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A Comparison Contrast Essay On Perceptions Of The Supernatural In Lives Of Mary Rowlandson And Benjamin Franklin

834 words - 3 pages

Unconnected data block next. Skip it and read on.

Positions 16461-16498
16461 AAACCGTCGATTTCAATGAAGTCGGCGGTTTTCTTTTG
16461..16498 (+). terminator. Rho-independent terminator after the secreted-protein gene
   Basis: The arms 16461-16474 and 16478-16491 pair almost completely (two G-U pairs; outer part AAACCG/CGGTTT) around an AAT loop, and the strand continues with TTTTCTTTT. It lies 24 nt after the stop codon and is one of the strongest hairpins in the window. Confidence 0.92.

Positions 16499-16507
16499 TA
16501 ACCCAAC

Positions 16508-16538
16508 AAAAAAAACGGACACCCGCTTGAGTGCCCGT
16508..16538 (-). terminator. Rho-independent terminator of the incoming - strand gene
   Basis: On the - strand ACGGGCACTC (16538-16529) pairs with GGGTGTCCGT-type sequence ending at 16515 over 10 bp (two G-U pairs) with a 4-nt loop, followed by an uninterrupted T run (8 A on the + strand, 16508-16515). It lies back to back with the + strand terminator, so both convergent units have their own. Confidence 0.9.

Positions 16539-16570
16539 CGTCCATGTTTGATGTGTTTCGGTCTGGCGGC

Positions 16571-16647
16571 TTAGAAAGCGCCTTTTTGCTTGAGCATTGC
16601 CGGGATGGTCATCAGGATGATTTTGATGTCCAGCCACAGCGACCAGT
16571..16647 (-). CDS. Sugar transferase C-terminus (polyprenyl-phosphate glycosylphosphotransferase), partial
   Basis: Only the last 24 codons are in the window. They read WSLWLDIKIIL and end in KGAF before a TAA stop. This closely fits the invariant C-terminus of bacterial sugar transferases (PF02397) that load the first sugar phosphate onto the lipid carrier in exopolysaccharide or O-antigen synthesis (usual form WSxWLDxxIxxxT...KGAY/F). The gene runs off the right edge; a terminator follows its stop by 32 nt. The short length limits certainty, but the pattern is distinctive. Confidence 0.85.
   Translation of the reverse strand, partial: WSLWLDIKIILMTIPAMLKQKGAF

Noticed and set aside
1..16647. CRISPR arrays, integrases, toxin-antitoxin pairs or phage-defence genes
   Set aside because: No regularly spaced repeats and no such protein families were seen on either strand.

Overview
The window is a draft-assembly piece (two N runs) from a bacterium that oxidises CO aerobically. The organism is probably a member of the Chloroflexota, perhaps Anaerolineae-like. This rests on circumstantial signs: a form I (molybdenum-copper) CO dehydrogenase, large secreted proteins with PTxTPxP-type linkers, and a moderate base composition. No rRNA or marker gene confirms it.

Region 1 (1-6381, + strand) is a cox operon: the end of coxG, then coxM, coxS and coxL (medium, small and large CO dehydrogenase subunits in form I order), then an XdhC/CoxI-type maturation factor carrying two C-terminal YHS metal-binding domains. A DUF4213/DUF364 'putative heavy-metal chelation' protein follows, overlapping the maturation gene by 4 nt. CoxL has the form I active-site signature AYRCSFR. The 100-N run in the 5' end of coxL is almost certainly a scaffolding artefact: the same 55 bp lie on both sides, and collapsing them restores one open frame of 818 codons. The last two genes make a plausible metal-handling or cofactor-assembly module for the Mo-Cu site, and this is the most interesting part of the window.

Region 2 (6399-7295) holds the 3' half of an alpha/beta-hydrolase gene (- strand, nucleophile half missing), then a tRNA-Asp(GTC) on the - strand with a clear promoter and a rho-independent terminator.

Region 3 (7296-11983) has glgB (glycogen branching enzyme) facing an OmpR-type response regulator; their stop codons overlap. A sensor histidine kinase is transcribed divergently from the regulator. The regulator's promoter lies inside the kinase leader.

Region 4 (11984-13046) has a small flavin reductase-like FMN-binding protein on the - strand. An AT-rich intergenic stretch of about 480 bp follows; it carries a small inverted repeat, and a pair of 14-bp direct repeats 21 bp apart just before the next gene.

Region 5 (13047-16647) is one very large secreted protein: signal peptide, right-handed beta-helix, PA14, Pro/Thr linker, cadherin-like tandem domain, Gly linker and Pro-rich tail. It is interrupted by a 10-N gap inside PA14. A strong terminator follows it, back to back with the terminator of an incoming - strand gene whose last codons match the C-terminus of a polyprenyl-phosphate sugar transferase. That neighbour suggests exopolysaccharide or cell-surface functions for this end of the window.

A Comparison and Contrast of theSupernatural's Active Role in theLives of Mary Rowlandson and Benjamin FranklinThe literature written during this time period reflectsthe important part the supernatural (God) played duringthose changing times. The new world was struggling for a newidentity. Were these individuals also defining the role ofGod to themselves?In the preceding discussion the lives of MaryRowlandson and Benjamin Franklin will be discussed. Eachwrote a narrative of their life experiences. There aremarked contrasts and comparisons between these twoindividuals related to their perceptions of God.Religion was a vital part of life in colonial America.A shift from theism to deism was occurring. The Puritans ofthis time were fleeing the Church of England. Their hope wasto return to the more primitive ways, to reject the churcheshierarchy and ritual.Mary Rowlandson, a puritan in Lancaster, Massachusettswas captured by Indians, along with three of her children inthe year 1676. In her narrative she relates the story ofher survival in the wilderness for a period of three months.She is taken away from her home and husband, 'all was gone(except my life); and I knew not but the next moment thatmight go too' (127).Benjamin Franklin's The Autobiography is an account ofhis life and begins with his boyhood life in Boston. Helater flees to Philadelphia to escape his brother's ruleover him. He relates how he was 'dirty', 'fatigu'd', and'Want of Rest' (222).In these depictions we can see an analogy. Theseindividuals are removed from their homes and families.Although Benjamin Franklin's removal was of his own freewill. They each suffered as they no longer had the comfortsof which they were accustomed.Rowlandson's faith was remarkable considering all thatshe endured. Through out the narrative she must rely on herfaith in God. She incorporates numerous verses from theBible to offer explanations for all that she has suffered,'Wait on the Lord: be of good courage, and he shallstrengthen thine heart: wait, I say on the Lord' (129). Itis also noted that she was able to use her trade to survive,'knitting a pair of white cotton stockings for mymistress'(130). This is also a parallel to Franklin in thathe also used his trade to survive. But one must ask what ismotivating Rowlandson? Is she writing for posterity or isshe merely egocentric? Rowlandson has depicted herself as3the ultimate Puritan. Was the glory to God or to herself?She also relates here 'how many Sabbaths I had lost andmisspent' (128). It is interesting to note that toward theend of the narrative she begins to see that her fate is inGod's hands, 'When...

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